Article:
With the boom in popularity of ebikes, there is a growing range of makes and models in NZ to review and choose from. So how do you go about choosing an ebike that’s right for you?
A good starting place is to define what you will be using your ebike for. Will you be using it for:
- Urban commuting
- Leisure riding, mostly around town
- A mix of urban and light trail riding
- More serious, longer distance trail rides
- As a “last mile” utility vehicle – for instance getting to and from a train station, or getting to the fish and chip shop from a campground?
This will help you determine the style of bike to focus on. For example, if you’ll be using it purely for urban commuting, then a mountain bike may not be the best solution.
How far can I go on a charge?
The next very important issue is the range. How far do you need to be able to ride on a single charge? Most people tend to think that the larger the e-bike battery the better, however it is important to understand that the battery is the heaviest component on an ebike, so going with a smaller battery, as long as it meets your distance needs, will result in a lighter bike.
There are two different ways of expressing a battery’s capacity: Amp-hours and Watt-hours. An ebike that has a 36 volt electric system and a 10 amp-hour battery has 360 watt-hours (voltage times amperage). An ebike that has a 48 volt electric system and a 13 amp-hour battery has 624 watt-hours (48 x 13). As a rule of thumb, most ebike riders will use about 8 watt-hours per kilometer riding around town and around 13 watt-hours per kilometer riding on back country trails. So, a 360 watt-hour battery on a bike being used on urban streets should deliver around 45 kilometers of range. (Bear in mind that this can vary considerably depending on hills, winds, and effort exerted by the rider.) I find that when I go for an urban leisure ride, I typically ride about 25kms. Therefore a 10 amp-hour battery on a 36 volt bike would meet my needs if that was the only kind of riding I was doing.
What features should I look for?
- Motor brand and size. Common and reliable brands include Bosch, Shimano, Brose, Yamaha and Bafang. One thing to watch for: The European legal limit on motor size is 250 watts. So most European brands have a 250 watt motor. However the legal limit for motor size in NZ is 300 watts, and many bikes coming into NZ from Asia have 350 watt motors, limited at the factory to 300 watts of output.
- Type of speed sensor. There are two very different types of speed sensor: A cadence sensor and a torque sensor. Torque sensors are more expensive, and riders who like applying pedal pressure find that they deliver a more natural feeling boost to the legs. So, if you want an ebike on which you are rewarded based on how much leg pressure you are applying, then torque sensor is for you. If you want an ebike that is easy to ride and requires less leg energy to get good results, then a cadence sensor is probably right for you.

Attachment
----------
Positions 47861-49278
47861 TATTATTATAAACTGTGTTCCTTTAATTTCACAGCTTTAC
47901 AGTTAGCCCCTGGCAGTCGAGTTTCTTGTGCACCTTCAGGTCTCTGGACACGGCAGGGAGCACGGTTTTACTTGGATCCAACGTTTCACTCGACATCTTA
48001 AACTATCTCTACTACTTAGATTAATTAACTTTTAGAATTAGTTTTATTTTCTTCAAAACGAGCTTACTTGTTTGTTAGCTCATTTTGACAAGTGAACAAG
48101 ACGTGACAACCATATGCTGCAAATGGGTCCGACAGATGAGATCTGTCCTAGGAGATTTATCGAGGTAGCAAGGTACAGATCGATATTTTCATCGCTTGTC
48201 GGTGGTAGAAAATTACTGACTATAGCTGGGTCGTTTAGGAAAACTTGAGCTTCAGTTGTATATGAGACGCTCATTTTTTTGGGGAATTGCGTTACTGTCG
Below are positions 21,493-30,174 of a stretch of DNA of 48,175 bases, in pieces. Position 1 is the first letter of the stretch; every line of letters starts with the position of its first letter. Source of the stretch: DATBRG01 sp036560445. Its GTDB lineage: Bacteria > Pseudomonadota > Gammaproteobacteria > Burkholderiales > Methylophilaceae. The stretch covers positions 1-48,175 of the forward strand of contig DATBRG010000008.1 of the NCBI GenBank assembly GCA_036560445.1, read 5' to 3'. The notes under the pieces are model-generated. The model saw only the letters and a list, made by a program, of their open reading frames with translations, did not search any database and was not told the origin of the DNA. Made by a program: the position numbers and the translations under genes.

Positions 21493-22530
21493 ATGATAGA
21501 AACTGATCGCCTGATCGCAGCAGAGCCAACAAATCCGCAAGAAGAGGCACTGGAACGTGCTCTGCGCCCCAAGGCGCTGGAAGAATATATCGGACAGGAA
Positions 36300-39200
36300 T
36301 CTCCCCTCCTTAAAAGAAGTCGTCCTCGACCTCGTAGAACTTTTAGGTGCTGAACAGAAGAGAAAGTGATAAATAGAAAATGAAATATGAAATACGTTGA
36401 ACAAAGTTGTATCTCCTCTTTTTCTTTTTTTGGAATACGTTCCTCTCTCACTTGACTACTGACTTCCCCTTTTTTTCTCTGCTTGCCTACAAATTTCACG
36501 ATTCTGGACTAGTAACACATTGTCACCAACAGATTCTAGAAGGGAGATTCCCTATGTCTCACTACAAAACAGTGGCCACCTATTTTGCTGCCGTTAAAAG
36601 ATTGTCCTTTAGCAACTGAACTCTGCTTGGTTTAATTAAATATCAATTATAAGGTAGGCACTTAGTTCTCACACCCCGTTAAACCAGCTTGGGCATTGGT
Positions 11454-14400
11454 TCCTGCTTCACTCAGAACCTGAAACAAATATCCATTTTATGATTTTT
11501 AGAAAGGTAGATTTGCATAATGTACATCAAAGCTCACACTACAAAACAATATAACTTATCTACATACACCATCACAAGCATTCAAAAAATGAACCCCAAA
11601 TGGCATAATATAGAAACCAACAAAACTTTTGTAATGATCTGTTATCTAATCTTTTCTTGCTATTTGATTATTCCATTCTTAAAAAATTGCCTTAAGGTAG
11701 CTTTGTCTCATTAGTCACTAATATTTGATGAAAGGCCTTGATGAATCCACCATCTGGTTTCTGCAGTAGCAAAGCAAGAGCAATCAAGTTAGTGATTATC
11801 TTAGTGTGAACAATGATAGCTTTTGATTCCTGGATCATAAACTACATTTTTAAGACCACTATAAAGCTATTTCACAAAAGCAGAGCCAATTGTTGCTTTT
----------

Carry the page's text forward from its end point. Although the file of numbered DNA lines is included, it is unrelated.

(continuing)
- Battery cell manufacturer. Most ebikes have what are called 18650 cells. They are a lithium ion battery about the size of a Double A battery. So, inside an ebike battery there are a number of these cells all being managed by a battery management system. Look for cells made by LG, Samsung or Panasonic, as these have proven to be the most reliable.
- Waterproof cabling. It goes without saying that this is an absolute must in NZ.
- Brand of componentry. Outside of the electric system, the most important components are the gears, the brakes and the suspension system. Reputable brands of brake systems include Shimano, Tektro and SRAM. Reputable brands of gear systems include Shimano and SRAM. Reputable brands of suspension systems include Suntour, Rockshox and Fox.
How much do electric bikes cost?
That’s a bit like asking “how much should I pay for a car?” We all know that dungers can be bought for $2000, and that Bentleys and Ferraris can cost several hundred thousand. Ebikes tend to range in price from under $2000 to $10,000 and more. According to Barry Page, keeper of the NZ Electric Bike Review website. “The electronics will cost you between $1600 and $2000. Whatever you’re paying above that is what you’re paying for the bike. If you’re paying $2000, then it’s a $400 bike with $1600 worth of electronics strapped to it. You probably want a $1200-$1500 bike with $1600 worth of electronics on it.” For some examples of ebikes that feature quality components yet are affordably priced, see the MeloYelo Electric Bike range.
If you are considering buying an electric bike, then take a look at our popular NZ eBike Buyers Guide to help you make well informed decisions.